Cleanliness: My host mom is perhaps the cleanest human on this planet, and, well, I would be fine living with wolves. Thus I am, to put it lightly, exhausted from the daily tidying and clothes-folding and bed-making procedure I carried out during the past few months in an effort to convince her that I am not as uncivilized as my hygiene suggests. Now that I have no one to please but myself, I have been living in utter disarray-- complete chaos and disaster and mess. Imagine clothes (both dirty and clean) on the floor in piles, bed never made, half-eaten containers of yogurt lying on the desk, books and papers scattered, and you have a great idea of my living conditions. I am in my element!

Lunch! From left: Elena (my host mom), Dani (her son),
Johnny (her grandson)
Nutrition: I now eat roughly one third the amount of food I ate every day at my host mom’s. Before you jump to conclusions about my health or self-esteem, let me explain: I have not cut my food intake by two thirds (see that math I just did??!) in order to starve myself, nor am I fasting for religious or spiritual purposes. The fact of the matter is that now I am eating an amount of food that is proportional to me being a twenty year old girl of average size, instead of eating meals appropriate for a pubescent, male junior varsity football player and his most intimate athletic, also pubescent, male friends combined. I stand by my original statement that my host mom’s food is extraordinarily good—it’s true—she’s a phenomenal cook, and I am very grateful for every bite—but I feel much healthier, and less like a gluttonous piece of American shit now. I also have had the liberty to remove ham from my diet, thank god.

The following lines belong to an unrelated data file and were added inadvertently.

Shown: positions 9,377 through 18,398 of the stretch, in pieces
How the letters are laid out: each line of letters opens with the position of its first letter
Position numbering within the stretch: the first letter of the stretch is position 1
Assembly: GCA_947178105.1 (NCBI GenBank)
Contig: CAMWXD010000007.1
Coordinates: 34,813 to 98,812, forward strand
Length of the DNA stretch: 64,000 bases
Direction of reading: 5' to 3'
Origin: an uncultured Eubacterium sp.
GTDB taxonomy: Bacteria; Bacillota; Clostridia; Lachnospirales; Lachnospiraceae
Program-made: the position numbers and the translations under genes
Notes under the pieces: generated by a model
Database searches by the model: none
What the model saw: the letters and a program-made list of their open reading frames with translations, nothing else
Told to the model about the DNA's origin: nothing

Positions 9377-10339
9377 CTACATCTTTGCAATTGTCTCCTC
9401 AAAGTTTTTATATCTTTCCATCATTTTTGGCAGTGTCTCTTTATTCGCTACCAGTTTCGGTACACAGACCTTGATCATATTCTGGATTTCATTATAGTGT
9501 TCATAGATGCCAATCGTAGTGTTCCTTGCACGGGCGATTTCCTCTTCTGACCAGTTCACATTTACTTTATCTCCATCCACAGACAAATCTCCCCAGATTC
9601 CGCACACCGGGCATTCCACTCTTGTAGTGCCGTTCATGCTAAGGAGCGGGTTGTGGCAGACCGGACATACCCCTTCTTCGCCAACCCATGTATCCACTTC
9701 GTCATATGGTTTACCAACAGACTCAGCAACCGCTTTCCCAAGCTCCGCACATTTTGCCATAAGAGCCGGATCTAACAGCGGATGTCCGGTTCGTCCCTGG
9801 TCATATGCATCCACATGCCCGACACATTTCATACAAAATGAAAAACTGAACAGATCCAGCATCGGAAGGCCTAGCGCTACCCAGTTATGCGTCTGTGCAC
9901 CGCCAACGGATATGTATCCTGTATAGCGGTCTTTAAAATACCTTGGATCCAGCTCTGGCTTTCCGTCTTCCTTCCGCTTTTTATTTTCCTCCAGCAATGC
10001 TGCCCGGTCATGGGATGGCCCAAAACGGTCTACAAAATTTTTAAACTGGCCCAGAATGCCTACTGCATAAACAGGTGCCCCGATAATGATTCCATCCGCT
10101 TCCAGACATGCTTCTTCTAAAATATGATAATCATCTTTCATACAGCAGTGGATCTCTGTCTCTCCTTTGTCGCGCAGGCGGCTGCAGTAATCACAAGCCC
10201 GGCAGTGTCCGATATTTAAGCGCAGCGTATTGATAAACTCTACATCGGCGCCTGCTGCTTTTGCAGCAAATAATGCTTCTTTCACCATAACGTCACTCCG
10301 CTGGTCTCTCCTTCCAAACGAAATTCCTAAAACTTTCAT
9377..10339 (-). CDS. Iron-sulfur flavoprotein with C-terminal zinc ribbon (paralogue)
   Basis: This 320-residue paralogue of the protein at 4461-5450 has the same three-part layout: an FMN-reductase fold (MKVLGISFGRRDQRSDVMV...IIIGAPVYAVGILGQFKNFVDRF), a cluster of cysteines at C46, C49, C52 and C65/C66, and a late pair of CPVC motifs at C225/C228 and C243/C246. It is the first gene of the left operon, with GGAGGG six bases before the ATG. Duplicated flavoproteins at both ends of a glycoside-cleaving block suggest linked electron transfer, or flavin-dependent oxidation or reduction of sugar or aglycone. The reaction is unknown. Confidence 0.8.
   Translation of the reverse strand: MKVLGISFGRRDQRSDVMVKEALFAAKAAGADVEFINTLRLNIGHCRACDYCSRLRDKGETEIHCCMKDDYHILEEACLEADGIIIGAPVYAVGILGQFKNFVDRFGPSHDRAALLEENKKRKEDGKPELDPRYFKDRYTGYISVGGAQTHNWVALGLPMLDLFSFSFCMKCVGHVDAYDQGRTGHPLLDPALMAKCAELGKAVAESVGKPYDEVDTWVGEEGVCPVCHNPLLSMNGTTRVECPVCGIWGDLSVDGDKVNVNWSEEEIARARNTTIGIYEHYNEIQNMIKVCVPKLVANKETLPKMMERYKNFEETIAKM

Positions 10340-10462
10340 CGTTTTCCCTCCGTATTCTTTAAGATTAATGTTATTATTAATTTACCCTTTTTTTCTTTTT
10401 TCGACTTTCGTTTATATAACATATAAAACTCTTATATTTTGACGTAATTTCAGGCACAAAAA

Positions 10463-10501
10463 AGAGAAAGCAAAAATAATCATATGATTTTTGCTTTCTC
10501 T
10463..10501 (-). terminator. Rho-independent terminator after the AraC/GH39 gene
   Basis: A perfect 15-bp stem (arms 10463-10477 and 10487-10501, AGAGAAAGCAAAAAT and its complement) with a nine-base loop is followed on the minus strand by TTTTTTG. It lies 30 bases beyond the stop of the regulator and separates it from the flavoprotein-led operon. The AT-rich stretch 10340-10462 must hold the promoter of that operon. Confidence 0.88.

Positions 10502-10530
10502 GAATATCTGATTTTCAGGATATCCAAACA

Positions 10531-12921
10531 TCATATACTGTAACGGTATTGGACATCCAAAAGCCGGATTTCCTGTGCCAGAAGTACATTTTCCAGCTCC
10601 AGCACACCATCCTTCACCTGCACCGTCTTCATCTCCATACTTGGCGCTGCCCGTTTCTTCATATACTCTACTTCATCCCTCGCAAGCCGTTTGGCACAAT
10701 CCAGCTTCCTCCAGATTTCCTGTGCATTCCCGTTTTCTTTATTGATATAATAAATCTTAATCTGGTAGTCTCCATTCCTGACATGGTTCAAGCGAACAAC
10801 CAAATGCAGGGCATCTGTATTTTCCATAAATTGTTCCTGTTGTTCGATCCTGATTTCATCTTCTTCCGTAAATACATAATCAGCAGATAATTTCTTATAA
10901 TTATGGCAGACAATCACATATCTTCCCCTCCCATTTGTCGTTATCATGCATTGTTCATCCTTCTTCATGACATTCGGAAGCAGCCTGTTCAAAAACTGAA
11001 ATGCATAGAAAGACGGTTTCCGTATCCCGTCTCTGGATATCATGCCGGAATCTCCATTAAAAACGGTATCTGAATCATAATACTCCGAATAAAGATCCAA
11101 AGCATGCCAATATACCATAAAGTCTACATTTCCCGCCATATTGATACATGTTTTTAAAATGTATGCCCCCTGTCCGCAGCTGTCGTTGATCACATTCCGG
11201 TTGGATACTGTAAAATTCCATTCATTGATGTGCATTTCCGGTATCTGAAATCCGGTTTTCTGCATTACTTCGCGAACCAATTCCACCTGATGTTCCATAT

Communication: I answer to no one. It’s like starting college, all over again, wide-eyed and wild. (Wait, I guess I didn’t start college that way. But, draw from familiar cultural stereotypes.) I don’t have to tell anyone in my non-native language that I’m going out, or that I won’t be home for dinner, or that  I’m going for a run (not that I express the latter too often.)
I’m so lucky to have been able to live with Elena and get to know her family, though. I will especially miss the silly language hiccups, the routine of watching Saber y Ganar after the lunchtime news every day, the cultural sharing, the storytelling, and possibly most of all, Hugo’s precious face, and the way he makes eye contact with me as he breast feeds. Cutest Spanish toddler alive, hands down.
Maribel (my host mom's biological daughter), holding Hugo.
Fun Fact: Both boys are sporting recent haircuts.